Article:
By MATT CRANE
For his family and the countless residents of Oktibbeha County he served, the legacy of Will Allen Jr.’s life continues to thrive.
Allen not only served his country overseas during World War II, but he also helped establish what would become the East Oktibbeha County Volunteer Fire Department.
Surviving Allen are Carolyn and David Allen, siblings who proudly pass on stories of their beloved, hard-working father.
“We were always proud of him,” David Allen said. “He always threw himself fully into everything he ever did.”
Training at Camp Hale in Denver, Colo. as a part of the U.S. Army’s 10th Mountain Division 616 Field Artillery during World War II, Carolyn Allen said her father’s service loomed on the horizon in his early days in Lee County.
Deploying to Italy in January 1945, Carolyn Allen said her father’s division saw over 900 killed in action, but recounts of those trying times came few and far between when he arrived him in August of that year.
“Daddy was never one to tell the stories about men dying,” she said. “His stories were always different.”
While his service to the country was invaluable and highly decorated, David Allen said his father’s greatest work came when he began developing the idea for a volunteer fire department in eastern Oktibbeha County.
“I think he focused on that fire department more than anything else, because it took years to get it started,” he said. “It really blossomed because it went from just one station to three.”
Before founding the East Oktibbeha County Volunteer Fire Department in 1989, Carolyn Allen said her father and other saw a need for the community and worked to make something happen.
“They got together for the good of the community because something needed to be done,” she said. “Whatever daddy did that he was interested in, he went in with zeal and enthusiasm.”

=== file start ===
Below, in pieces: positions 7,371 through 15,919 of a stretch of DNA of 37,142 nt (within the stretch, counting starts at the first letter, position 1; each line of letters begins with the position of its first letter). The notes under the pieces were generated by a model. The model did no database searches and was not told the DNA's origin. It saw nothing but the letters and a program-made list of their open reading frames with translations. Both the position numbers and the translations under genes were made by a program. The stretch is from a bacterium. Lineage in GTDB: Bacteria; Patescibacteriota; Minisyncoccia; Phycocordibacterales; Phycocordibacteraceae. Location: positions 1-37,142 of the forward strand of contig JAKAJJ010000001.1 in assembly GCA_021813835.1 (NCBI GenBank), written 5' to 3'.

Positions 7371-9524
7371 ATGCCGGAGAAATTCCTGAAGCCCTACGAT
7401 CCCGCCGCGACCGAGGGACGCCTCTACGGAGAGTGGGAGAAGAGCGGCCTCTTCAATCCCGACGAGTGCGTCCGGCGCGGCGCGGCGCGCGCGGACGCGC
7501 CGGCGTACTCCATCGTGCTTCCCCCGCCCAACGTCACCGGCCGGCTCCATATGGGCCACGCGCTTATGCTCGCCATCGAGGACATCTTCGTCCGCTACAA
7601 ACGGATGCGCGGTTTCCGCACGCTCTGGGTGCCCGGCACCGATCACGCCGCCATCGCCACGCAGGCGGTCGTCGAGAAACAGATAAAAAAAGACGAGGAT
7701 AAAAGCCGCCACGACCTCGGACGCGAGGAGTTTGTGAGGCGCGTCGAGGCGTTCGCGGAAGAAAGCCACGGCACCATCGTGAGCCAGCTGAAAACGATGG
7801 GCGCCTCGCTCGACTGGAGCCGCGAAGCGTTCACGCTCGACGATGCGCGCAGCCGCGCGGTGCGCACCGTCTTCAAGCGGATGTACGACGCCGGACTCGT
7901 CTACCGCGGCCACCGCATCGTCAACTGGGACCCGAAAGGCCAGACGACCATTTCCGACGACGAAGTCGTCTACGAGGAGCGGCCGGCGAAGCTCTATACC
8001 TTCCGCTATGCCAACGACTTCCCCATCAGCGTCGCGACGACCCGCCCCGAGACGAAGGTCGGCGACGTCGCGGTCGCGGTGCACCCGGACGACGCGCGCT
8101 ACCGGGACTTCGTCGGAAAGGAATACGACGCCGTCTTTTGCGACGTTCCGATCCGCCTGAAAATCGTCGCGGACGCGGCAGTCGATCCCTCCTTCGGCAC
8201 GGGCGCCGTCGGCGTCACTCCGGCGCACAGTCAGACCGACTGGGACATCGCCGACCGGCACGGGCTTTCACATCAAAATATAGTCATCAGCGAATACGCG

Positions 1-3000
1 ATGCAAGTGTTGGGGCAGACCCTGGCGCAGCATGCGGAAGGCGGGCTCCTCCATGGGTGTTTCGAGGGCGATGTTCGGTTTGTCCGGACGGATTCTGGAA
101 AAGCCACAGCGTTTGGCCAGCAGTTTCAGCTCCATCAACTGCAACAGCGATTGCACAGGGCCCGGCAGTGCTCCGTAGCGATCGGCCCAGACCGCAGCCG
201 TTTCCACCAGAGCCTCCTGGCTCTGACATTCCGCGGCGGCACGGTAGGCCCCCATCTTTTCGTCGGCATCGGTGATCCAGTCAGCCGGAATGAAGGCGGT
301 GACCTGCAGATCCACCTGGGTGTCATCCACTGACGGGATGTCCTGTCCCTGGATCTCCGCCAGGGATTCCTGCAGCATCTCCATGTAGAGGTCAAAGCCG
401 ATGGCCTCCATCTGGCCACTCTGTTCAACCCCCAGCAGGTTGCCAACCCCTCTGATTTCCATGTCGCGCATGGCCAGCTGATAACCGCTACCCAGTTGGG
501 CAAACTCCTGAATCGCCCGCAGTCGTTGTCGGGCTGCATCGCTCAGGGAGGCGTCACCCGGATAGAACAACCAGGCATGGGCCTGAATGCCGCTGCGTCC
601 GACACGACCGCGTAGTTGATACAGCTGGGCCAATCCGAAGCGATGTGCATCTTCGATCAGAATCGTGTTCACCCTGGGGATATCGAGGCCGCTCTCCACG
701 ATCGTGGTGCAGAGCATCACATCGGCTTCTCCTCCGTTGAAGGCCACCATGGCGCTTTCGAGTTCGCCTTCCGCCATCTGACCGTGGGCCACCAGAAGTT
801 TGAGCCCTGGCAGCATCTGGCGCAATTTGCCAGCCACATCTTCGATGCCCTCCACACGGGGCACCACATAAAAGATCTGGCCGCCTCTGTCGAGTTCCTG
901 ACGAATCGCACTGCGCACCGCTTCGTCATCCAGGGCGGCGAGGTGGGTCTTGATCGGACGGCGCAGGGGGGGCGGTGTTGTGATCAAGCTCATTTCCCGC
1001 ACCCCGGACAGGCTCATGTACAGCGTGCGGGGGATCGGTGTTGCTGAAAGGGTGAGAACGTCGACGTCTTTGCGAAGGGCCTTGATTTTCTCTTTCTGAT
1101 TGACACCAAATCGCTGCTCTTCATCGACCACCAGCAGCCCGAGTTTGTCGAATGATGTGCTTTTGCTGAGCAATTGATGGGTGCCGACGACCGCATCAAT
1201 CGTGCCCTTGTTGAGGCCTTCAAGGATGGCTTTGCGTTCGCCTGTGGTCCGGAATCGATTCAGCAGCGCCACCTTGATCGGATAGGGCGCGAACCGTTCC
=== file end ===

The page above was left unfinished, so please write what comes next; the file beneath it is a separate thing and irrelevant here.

Will Allen Jr. served as the first president of the board and helped build the department into the thriving service it is today, Oktibbeha County Fire Services Coordinator Kirk Rosenhan said.
“It’s the largest and most active department in the county,” Rosenhan said. “It had a tremendous impact on the community because it was about members and neighbors getting together to make for a better neighborhood.”
Carolyn Allen said her father stressed on every community member’s ability to do good for those in need.
“Daddy was the kind of person than felt like there was something everyone could do for their community,” she said. “Maybe your skills or approach were different, but there’s something out there than can be done for others.”
Calling attention to Will Allen Jr.’s service with both the American Legion Post No. 13 and the Veterans of Foreign Wars, Rosenhan said Will Allen Jr. leaves behind a legacy of service.
“We won’t replace him,” he said. “We may succeed him, but we won’t replace him.”
David Allen said he appreciated the support given to the family by volunteer firefighters during their time of grief.
“It was comforting having them there at the funeral,” he said. “They did the same thing for mother when she passed.”
Echoing her brother’s sentiments, Carolyn Allen said there was an undeniable connection between her family and those now serving Oktibbeha County.
“I didn’t know the younger guys, but I felt this kinship because this was a part of us,” she said. “Daddy believed in that fire department. He knew it would work, and it has work so well.”
Carolyn Allen said her father’s dedication is inspiration for younger generations today, and she is hopeful for the future of what her father helped build.
“Daddy believed in giving of yourself, and sometimes that’s a lost art to so many people today,” she said. “He longed for that fire department to continue to be a service and it will. We have good, dependable people in charge who are willing to give of themselves.”